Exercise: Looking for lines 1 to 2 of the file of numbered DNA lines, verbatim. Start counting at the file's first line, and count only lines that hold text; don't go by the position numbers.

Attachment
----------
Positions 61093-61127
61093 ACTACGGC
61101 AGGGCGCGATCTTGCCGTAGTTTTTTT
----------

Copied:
Positions 61093-61127
61093 ACTACGGC